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Discovering IFS: Meeting the Exile and the Self

Updated: Apr 11

I warmly encourage you to read the previous article to understand this one better.

In the previous article, we discussed the concept of the protecting parts. Their presence indicates that one or more parts of ourselves have been exiled.

These exiled parts are like children or very young parts of ourselves that have experienced trauma, been subjected to

relational wounds, or have been devalued in some way.

As a result of these experiences, they acquire a burden and get exiled by the protecting parts.


When we are children, we are sensitive and vulnerable.

Due to this vulnerability, specific experiences can have a lasting impact on us.

This impact can be caused by a single experience or repeated experiences over an extended period.

Here are some examples of negative experiences:

- Neglect

- Attachment wounds

- Humiliation

- Violation of boundaries

- Repeated judgement

- Rejection

- Lack of attunement from parental figures

Due to those experiences, the young part has acquired a burden.

This burden is represented by the emotions, feelings, and beliefs the part experienced in that situation.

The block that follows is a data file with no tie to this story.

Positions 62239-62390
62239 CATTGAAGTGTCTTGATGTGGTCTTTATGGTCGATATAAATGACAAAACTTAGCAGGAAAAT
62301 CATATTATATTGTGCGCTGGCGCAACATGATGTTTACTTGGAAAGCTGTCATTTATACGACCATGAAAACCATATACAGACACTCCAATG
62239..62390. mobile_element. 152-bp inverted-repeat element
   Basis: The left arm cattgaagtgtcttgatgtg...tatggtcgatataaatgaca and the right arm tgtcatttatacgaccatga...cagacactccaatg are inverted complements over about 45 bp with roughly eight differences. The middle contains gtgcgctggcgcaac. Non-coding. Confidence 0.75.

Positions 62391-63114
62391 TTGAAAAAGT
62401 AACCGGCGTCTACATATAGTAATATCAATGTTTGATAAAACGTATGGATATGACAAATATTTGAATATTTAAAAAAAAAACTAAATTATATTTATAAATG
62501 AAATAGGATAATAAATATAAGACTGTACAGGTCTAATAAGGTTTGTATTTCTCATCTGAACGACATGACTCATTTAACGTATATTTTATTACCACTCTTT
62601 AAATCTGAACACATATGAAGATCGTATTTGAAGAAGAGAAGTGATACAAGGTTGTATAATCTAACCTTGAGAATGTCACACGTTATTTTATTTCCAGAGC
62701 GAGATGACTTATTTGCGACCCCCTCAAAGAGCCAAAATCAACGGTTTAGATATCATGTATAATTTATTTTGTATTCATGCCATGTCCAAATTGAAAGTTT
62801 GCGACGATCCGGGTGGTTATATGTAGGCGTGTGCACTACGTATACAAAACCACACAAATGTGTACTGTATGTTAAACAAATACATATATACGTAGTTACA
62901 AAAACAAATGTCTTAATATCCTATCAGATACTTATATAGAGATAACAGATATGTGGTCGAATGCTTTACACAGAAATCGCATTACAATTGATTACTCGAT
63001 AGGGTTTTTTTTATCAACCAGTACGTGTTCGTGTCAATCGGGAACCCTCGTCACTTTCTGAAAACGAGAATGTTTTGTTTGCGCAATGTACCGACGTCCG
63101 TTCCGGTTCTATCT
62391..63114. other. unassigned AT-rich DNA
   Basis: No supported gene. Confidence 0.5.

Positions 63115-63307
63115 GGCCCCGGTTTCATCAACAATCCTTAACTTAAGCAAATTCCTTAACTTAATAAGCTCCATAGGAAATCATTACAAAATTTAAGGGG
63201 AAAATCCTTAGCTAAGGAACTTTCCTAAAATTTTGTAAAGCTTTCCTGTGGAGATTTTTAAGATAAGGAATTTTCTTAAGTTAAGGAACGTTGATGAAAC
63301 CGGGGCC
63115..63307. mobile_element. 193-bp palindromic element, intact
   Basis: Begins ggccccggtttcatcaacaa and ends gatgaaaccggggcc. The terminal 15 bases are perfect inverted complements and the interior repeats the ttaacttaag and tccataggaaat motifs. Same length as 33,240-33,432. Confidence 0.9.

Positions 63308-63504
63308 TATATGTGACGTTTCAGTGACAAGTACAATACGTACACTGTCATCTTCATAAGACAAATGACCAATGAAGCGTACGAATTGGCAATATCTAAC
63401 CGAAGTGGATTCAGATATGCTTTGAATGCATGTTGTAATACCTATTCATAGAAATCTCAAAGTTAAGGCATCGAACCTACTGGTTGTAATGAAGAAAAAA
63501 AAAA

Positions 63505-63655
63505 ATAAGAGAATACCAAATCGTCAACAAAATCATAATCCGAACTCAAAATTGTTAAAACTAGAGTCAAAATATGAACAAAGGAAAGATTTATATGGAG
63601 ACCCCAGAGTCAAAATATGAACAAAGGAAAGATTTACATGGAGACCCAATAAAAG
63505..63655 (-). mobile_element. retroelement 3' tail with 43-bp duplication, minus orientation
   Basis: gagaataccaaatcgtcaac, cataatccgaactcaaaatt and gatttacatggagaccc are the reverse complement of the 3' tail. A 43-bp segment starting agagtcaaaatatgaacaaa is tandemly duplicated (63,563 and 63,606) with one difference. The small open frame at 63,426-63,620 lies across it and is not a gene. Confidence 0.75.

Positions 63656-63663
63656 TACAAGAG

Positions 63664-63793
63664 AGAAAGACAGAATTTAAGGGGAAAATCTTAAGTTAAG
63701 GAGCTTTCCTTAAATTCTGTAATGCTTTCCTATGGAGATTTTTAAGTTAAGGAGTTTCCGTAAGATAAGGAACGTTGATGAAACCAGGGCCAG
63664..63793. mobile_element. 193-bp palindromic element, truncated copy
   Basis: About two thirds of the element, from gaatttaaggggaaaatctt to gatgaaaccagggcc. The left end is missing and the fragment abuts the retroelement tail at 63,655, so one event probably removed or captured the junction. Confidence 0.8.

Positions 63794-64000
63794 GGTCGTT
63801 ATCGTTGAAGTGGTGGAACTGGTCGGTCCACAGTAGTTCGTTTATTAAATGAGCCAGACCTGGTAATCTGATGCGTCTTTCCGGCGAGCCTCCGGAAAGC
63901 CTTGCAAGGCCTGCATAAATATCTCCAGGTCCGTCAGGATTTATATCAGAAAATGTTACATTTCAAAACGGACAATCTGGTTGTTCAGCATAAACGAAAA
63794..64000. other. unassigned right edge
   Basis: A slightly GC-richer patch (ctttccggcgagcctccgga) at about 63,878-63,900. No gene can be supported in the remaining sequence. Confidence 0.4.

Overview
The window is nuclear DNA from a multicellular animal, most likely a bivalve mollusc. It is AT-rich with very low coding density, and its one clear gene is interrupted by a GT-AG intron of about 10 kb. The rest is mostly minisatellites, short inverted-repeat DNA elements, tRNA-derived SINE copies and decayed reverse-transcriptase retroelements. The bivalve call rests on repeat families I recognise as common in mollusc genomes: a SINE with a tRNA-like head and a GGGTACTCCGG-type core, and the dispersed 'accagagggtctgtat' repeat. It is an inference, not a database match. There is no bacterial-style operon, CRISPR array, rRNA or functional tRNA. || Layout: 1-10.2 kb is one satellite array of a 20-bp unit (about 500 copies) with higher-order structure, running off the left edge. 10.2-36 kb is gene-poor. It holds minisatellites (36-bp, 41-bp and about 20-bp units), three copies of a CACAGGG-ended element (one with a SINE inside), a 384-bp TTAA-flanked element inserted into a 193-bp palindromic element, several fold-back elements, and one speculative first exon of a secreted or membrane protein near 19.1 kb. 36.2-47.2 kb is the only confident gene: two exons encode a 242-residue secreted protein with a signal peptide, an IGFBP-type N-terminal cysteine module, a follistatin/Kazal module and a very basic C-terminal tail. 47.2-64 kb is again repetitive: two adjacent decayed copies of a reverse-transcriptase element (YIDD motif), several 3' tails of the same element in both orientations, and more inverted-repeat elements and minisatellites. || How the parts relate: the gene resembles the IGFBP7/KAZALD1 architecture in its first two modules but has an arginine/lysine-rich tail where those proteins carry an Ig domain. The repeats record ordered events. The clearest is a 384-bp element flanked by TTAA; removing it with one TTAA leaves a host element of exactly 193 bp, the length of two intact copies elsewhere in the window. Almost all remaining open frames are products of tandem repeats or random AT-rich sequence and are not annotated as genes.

It is important to clarify that the experience or the trauma doesn't create the part; it models the part by giving a burden.

At this moment, those parts are separated and isolated from the rest of the system; this is why they are called exile.

Exile carries the memory, emotions, and sensations of the situation they experienced; they are still frozen in the past when they were wounded.

Other parts fear them because if vulnerable emotions surface, they can become overwhelming and impair the person's ability to function.

From the perspective of protectors, isolating those parts is a way to survive and self-preservation.

The negative consequence of exiling young parts of ourselves is that we also disconnect from their positive qualities, such as curiosity, spontaneity, connection, and creativity.


The concept of exile is related to Jungian shadow and projection.

As we have seen, protectors disown the dangerous vulnerability of those exiled, which leads them to engage in projection by criticizing a disowned quality in us that may also be present in other people.

Managers will do that by criticizing internal or external other people.

Essentially, protectors tend to disown the dangerous vulnerability or quality of those exiled parts, leading them to engage in projection by criticizing other people who have the disowned quality also present in us.

Suppose an individual belongs to a family or culture that discourages the expression of a specific emotion or attitude.

In such a scenario, the manager may attempt to repress the parts that exhibit this emotion or attitude and may also condemn individuals who display it.

When we project, we reject not only our own feelings and parts but also the other person's actual feelings and parts.

Exiles seek redemption; they want to be seen and recognized.

They might be attracted to situations and people who resemble the characteristics of the situation where they were wounded.


IFS recognizes that everyone has a seat of consciousness, which is called the Self.

During our upbringing, we disconnect from the Self and allow different parts to take control of our lives.